50 Hour Work Weeks? Not Even Close to Worth it.

How many of you work in a corporate office that has a culture where getting ahead requires “playing the game”?   You know what I’m talking about right?  Keeping up appearances.  Showing up early.  Working late. Regardless of the actual amount of work done, you need to put in the time, be there, and appear busy.

There are probably some corporate soldiers out there that are happy to burn the midnight oil out of pure altruism motivated by nothing other than the success of the company.  But I suspect most are putting in the hours only to boost appearances and their chances at a better merit increase, bonus, or hopes or promotion.   But here’s my question:  “Is it worth it?”  Let’s analyze the return on this time investment.

Imagine you’re working a corporate job with a respectable middle of the road salary.  In this case, let’s say you’re a bit above the median income and that you make $65,000.  Employers typically have an annual performance review process, and at the end, you’re rewarded with a merit increase for your diligent efforts.  A true meritocracy.   Or is it?

If you’re a fairly low-effort mediocre employee, as long as you don’t attract too much negative attention to yourself, you’re still likely to earn around a 2.5% merit increase every year

I’ve worked in HR and seen some of the politics behind performance review scores and how they align to merit increases.   As an HR professional, I’ll let you in on a little secret.

If you’re a fairly low-effort mediocre employee, as long as you don’t attract too much negative attention to yourself, you’re still likely to earn around a 2.5% merit increase every year.   Now, this isn’t a fantastic merit increase, and with increasing benefit costs and inflation, you might not even be breaking even.   So it makes sense to put in more effort in hopes of getting a better merit increase right?

Well, how much better is better?  Based on this graph from hrdailyadvisor.com, you would have to be in the top 4 percentile to exceed a 5% increase.  For your extra hours and effort, you’re going to have a chance at a 5% merit increase.  Of course, there are exceptions out there, but this is what the data is showing on average.

If we figure that Joe slacker can achieve a 2.5% annual merit increase, then our dedicated corporate worker bee that grinds away tirelessly all year long and squeezes out a 5% merit increase achieves a marginal increase  2.5% over Joe Slacker.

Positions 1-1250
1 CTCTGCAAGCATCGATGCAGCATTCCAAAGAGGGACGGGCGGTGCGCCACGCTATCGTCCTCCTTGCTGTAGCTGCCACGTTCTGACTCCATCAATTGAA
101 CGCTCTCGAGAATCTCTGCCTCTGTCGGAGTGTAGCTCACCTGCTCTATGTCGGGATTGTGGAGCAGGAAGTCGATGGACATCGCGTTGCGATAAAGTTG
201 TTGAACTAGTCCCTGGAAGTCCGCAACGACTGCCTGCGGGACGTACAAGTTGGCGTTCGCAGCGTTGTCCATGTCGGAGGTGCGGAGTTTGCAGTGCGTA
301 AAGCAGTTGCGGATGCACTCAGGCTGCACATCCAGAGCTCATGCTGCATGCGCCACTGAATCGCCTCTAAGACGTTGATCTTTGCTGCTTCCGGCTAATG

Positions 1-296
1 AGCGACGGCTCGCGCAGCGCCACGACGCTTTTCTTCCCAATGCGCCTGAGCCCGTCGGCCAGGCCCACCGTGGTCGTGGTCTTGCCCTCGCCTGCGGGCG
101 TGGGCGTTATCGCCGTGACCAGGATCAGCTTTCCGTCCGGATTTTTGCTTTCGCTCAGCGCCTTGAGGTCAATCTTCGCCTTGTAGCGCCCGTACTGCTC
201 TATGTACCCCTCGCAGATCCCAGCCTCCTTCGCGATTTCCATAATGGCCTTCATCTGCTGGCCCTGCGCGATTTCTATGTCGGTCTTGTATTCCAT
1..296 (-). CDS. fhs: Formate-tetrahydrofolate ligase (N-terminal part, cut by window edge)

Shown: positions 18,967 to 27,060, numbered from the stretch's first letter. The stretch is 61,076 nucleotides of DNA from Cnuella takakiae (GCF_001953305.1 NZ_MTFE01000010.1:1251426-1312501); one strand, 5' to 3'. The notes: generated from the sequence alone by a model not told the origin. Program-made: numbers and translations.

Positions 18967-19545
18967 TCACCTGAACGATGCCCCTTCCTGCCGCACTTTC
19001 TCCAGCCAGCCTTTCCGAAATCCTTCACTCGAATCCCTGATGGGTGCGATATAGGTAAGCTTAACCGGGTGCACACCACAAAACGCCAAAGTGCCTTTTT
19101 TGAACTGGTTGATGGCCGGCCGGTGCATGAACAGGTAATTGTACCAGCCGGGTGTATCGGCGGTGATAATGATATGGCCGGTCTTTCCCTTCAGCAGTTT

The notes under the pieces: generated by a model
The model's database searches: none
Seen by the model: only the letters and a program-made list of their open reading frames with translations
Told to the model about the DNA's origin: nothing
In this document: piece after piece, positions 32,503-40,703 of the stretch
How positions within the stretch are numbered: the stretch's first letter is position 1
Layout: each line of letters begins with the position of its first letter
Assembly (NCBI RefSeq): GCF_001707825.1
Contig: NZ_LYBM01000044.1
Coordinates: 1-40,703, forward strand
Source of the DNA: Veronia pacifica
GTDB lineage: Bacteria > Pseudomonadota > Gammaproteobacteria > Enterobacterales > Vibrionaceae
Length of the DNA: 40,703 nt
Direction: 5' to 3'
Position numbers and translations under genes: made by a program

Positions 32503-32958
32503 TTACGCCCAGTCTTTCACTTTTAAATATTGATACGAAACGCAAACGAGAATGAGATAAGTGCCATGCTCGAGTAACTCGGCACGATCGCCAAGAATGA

So while it’s not guaranteed, our dedicated worker has a decent chance at a 5% merit increase which has is a 2.5% marginal improvement over our hypothetical slacker.

Let’s do some granular analysis over what our dedicated worker is contributing and what he’s getting in return.

The Effort

So let’s do a bit of speculation on what is likely required to achieve this marginal 2.5%.   You’re going to need to be a dedicated hard working employee that not only does his job very well but also presents as a hard working dedicated employee.    It’s not enough to be a great worker and do your job well.   Many of us could wrap up our duties and do a bit extra and from time to time be able to take off at 4:00 on a Friday afternoon.   But how does this present to the boss and your coworkers?

Even if you’ve completed all your work, you need to stay and appear busy.   No one wants to be the first to call it a day.  In short, you’re going to need to put in more hours and face time.

The joys of the busy commute.
Over the course of a year, that’s about 318 extra hours of work or time that isn’t your own personal free time.  At least you can listen to a podcast during your commute.

But how much?  Well assuming that our diligent worker bee takes a one week vacation once a year, he’ll be working 255 days a year.  Joe Slacker is putting in his 8 hours, and then he’s out the door.    But our over-achiever is more likely to come in 30 minutes earlier than Joe Slacker.   And he’s likely to stay another 45 minutes later at the end of the day grinding out spreadsheets or sifting through email or just looking busy.   He’s donating an extra 1.25 hours of his day towards the cause of excellence and a better merit increase.  That’s about 318 additional hours of “work”

 

The Payoff

This extra effort and time aren’t for naught (hopefully) and our faithful, dedicated employee is likely to earn a higher merit increase.  So back to our corporate employee.   He started at $65,000 for an annual salary.   Joe slacker did also and got bumped up an additional 2.5% and now is at $66,625.   But our high effort employee got a 5% increase and is now sitting at $68,250.

For the extra efforts of 318 hours of above and beyond office work, our dedicated employee yields an extra $1,625 per year before taxes.   This amounts to working these hours for $5.11/hour before tax.

For the extra efforts of 318 hours of above and beyond office work, our dedicated employee yields an extra $1,625 per year before taxes.   This amounts to working these hours for $5.11/hour before tax.   After tax, it’s likely a bit under $4/hour.   But is it worth it to hand over your personal time for under minimum wage?   If you stay with a company for many years eventually these merit increases start to compound but it’s something worth considering.

It might be time to instead consider freelancing or starting up a business.   In my opinion, you’d be better off just picking up a side hustle or doing some freelance for just a few hours a week.   This also puts you in a better situation should you ever get downsized.   I’m just saying.

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